The early bird

It was an early wake-up call to make it from the hotel to the regional link terminal for the morning flight to Kalgoorlie. It hurt. But thinking more broadly, it wasn’t really any different to a Peaks Challenge or Melbourne to Warrnambool. A cup of coffee later and I was tranquilo with the world. The same could not be said for a certain rock-star member of the Perth cycling elite. Sure, it wasn’t even yet 6am, but no need to push in front at the check-in counter. I guess not everyone had reconciled themselves with the fact that this was about par for the course for any big cycling event.

My concern though wasn’t with the early rise – or jerks – but more so on how much time we’d have from landing in Kalgoorlie to race start. I trusted that the organisers knew what they were doing, but the timeline looked tight. What if something was wrong with my bike? Would there be enough space for hundreds of riders to all assemble their rigs? And how has that super pit in Kalgoorlie not opened up the centre of the earth!

Spotted on the flight in, it’s simply enormous. All my fears – except the one about the super pit (seriously, so deep!) – proved baseless. In what would be my first taste in how to expertly run a race weekend, we were shuttled 10 minutes down the road from the Kalgoorlie airport to the basketball stadium, revealing a perfect mobile set-up. Mechanics, coffee cart, pre-race snacks, race food – basically, most of the #facepalm things riders have a habit of forgetting in that rush to pack. Forget your shoes and you might be in some trouble. But somehow snap a gear cable, need to borrow a pedal spanner or need your derailleur indexed, and you were covered. All that was left was to suit up. And check the radar.

Start your engines

One of the interesting points of difference with the Goldfields Cyclassic handicaps is the set-up of the bunches. Instead of the traditional ‘scratch’, second scratch (block), etcetera down to limit, the bunches are graded: A, B, C and D Grades. So while you’re still racing for the overall, should your bunch not catch all the back markers – or get caught and dropped – you’re still racing for line honours within your grade. And in the case that you’re in the top six overall, that removes you from your placing within the grade, as the overall result is of higher merit. Get all that? Good. Moving on.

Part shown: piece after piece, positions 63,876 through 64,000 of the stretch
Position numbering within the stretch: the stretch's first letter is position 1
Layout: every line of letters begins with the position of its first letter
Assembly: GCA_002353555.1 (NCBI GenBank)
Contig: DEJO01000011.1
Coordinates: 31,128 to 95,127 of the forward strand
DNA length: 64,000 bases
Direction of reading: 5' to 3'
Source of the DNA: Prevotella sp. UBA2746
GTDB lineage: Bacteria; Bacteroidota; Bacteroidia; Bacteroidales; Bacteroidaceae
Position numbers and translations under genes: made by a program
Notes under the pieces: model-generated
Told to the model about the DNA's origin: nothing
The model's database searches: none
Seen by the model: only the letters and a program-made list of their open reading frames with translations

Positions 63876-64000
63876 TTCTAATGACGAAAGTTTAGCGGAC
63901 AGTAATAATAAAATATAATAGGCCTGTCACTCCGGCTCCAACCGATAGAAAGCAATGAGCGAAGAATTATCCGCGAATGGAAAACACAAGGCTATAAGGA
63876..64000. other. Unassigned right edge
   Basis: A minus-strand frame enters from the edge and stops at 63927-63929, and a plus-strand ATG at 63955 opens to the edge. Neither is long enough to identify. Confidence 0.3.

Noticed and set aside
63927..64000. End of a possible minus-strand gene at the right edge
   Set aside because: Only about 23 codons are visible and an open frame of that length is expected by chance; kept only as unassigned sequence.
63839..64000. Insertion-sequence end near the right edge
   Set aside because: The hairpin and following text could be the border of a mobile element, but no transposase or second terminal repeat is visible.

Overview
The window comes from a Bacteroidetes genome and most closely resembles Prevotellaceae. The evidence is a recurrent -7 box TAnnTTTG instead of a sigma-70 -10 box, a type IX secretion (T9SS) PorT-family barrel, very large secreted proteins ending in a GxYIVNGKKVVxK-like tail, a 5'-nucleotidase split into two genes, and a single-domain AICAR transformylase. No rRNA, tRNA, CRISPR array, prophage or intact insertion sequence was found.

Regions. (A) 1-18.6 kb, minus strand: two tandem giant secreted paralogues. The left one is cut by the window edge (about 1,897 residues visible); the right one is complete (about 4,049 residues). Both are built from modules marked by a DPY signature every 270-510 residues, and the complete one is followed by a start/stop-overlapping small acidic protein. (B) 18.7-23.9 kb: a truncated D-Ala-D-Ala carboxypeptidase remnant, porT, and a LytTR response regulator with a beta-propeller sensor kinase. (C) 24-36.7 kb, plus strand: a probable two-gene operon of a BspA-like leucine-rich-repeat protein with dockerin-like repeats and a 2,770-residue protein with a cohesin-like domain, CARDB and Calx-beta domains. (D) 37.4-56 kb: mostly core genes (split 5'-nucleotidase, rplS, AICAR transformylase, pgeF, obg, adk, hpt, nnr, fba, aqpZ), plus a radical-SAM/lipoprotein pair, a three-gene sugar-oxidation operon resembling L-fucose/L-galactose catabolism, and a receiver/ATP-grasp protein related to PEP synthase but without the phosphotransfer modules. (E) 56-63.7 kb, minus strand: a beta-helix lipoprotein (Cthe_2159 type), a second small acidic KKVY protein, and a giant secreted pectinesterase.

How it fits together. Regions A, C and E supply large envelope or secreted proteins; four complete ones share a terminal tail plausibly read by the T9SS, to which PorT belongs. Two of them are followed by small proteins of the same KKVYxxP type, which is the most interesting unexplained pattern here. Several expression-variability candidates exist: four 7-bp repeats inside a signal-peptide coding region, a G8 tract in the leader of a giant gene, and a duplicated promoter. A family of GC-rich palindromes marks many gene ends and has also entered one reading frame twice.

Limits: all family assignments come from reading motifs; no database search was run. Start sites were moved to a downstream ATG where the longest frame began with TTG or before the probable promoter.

It’s an innovate change-up that keeps interest up in every grade, no matter the race situation. It also mitigates the damage some poor handicapping can cause in a traditional handicap race. I liked it. Only, as I was in A Grade (scratch), the plan was simple. Just like Pokemon GO, ‘gotta catch em all!’.

A glance at an organiser’s iPad dispelled any false hope. The screen was one big, green splodge

You may be wondering at what point the rain hits and I start moaning in misery. In fairness to the Goldfields weather, it played the waiting game to perfection. With the odd spit during bike assembly and warm-up, I was still pretty positive we’d get damp, though nothing too drastic. But like a scene from Psycho (look behind you!) a glance at an organiser’s iPad dispelled any false hope.

The screen – the whole screen – was one big, green splodge. Locals were rapt; they needed the rain. I didn’t! I said a little prayer as I was spinning the legs. How much could it possibly rain in the centre of the driest nation on earth? Right on cue, it got heavier at the start line and didn’t stop for the. Whole. Day. Like one of those cartoons where they get followed by the rain cloud, we raced over 130km due north and were still not close to being out from under it. Ace.

With only four grades, each bunch was heaving. A Grade rolled out with well over 40 riders, stretched out in a double paceline – ironically we were as long as the road trains passing us – and moving at a rate, hovering around the 50kmh mark for most of the first hour.

My rough rule of thumb is everyone is good for at least half an hour. A bunch this size, I figure an hour before legs start hurting. Seventy kilometres in and it was like turning your face to the shower head and trying to breathe. I could understand how some might not be loving life. Our pace – that was still averaging over 47kmh – was starting to drop. So back I drift to see why I’m now chopping (rolling) turns twice as quickly.

Shoes, food, all is wet. The rain has washed away the chamois cream. I’ll try not to scream in the shower tonight